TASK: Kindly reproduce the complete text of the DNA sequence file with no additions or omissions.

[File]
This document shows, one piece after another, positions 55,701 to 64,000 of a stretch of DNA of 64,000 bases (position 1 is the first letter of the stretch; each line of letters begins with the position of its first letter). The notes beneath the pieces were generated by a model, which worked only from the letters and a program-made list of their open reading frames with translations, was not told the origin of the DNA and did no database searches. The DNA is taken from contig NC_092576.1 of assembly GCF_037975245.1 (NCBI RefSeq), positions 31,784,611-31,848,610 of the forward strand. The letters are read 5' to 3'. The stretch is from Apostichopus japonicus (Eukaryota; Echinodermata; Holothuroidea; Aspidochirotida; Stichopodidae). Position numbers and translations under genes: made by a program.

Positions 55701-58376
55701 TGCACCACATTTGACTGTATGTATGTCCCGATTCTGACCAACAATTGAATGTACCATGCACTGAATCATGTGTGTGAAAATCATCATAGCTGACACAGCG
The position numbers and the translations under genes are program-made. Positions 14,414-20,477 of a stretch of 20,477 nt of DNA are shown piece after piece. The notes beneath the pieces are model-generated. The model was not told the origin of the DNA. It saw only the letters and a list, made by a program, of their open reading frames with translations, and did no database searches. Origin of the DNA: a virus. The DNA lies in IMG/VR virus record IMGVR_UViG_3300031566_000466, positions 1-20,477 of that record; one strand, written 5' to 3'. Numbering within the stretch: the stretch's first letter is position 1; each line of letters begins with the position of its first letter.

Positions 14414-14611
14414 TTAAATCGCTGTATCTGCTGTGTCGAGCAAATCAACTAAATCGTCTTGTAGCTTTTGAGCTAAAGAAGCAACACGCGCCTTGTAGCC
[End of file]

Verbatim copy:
This document shows, one piece after another, positions 55,701 to 64,000 of a stretch of DNA of 64,000 bases (position 1 is the first letter of the stretch; each line of letters begins with the position of its first letter). The notes beneath the pieces were generated by a model, which worked only from the letters and a program-made list of their open reading frames with translations, was not told the origin of the DNA and did no database searches. The DNA is taken from contig NC_092576.1 of assembly GCF_037975245.1 (NCBI RefSeq), positions 31,784,611-31,848,610 of the forward strand. The letters are read 5' to 3'. The stretch is from Apostichopus japonicus (Eukaryota; Echinodermata; Holothuroidea; Aspidochirotida; Stichopodidae). Position numbers and translations under genes: made by a program.

Positions 55701-58376
55701 TGCACCACATTTGACTGTATGTATGTCCCGATTCTGACCAACAATTGAATGTACCATGCACTGAATCATGTGTGTGAAAATCATCATAGCTGACACAGCG
The position numbers and the translations under genes are program-made. Positions 14,414-20,477 of a stretch of 20,477 nt of DNA are shown piece after piece. The notes beneath the pieces are model-generated. The model was not told the origin of the DNA. It saw only the letters and a list, made by a program, of their open reading frames with translations, and did no database searches. Origin of the DNA: a virus. The DNA lies in IMG/VR virus record IMGVR_UViG_3300031566_000466, positions 1-20,477 of that record; one strand, written 5' to 3'. Numbering within the stretch: the stretch's first letter is position 1; each line of letters begins with the position of its first letter.

Positions 14414-14611
14414 TTAAATCGCTGTATCTGCTGTGTCGAGCAAATCAACTAAATCGTCTTGTAGCTTTTGAGCTAAAGAAGCAACACGCGCCTTGTAGCC